Raymond A. Mohl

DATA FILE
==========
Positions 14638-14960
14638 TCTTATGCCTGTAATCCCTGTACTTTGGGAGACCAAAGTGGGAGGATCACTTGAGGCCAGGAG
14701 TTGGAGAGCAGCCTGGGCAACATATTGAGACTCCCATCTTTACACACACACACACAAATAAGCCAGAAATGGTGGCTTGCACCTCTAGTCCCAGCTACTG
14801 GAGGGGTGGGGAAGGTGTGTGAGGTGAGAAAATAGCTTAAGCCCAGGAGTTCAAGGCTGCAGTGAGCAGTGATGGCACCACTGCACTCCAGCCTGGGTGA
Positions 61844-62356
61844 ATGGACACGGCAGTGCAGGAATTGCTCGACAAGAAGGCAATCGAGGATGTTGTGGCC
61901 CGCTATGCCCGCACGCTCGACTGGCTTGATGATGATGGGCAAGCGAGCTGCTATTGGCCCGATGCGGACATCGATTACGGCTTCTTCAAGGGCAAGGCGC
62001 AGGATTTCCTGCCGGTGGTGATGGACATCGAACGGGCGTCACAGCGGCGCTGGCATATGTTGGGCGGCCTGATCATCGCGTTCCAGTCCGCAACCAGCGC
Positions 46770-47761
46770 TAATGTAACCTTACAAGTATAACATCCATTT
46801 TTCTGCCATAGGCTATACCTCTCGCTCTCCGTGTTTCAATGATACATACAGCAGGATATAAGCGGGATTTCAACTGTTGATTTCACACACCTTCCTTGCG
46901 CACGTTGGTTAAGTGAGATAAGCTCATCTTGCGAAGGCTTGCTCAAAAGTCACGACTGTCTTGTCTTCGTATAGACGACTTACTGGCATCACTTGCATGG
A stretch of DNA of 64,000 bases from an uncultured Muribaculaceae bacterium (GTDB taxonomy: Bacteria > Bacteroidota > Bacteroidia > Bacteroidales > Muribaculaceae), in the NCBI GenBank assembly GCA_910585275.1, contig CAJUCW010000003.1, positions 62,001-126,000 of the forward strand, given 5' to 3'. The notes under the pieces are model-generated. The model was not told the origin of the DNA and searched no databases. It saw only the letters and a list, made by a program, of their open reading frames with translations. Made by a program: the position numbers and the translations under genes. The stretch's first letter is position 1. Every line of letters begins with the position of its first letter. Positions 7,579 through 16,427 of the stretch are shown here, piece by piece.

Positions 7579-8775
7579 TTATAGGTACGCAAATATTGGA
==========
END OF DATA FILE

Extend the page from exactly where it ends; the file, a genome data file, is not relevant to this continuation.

In the past several years, the Miami metropolitan area has experienced fast-paced, almost frantic, urban change. The Liberty City and Overtown race riots of 1980 and 1982, Haitian-Cuban refugee problems, high rates of violent crime and murder, and a lucrative drug smuggling trade have all kept Miami in the national news. A new and dynamic urban economy based on international banking, foreign investment, and a prosperous Latin American-Caribbean trade has insulated Miami from the national economic recession. Indeed, during the past decade, Miami has been transformed into the trade and cultural capital of the Caribbean basin. New skyscraper construction in downtown Miami and mushrooming residential development all across the urban periphery symbolize the rising star of Miami in the Sunbelt constellation. Passing virtually unnoticed amidst the rapid growth and change of the early 1980s was the twenty-fifth anniversary of Miami’s innovative metropolitan government.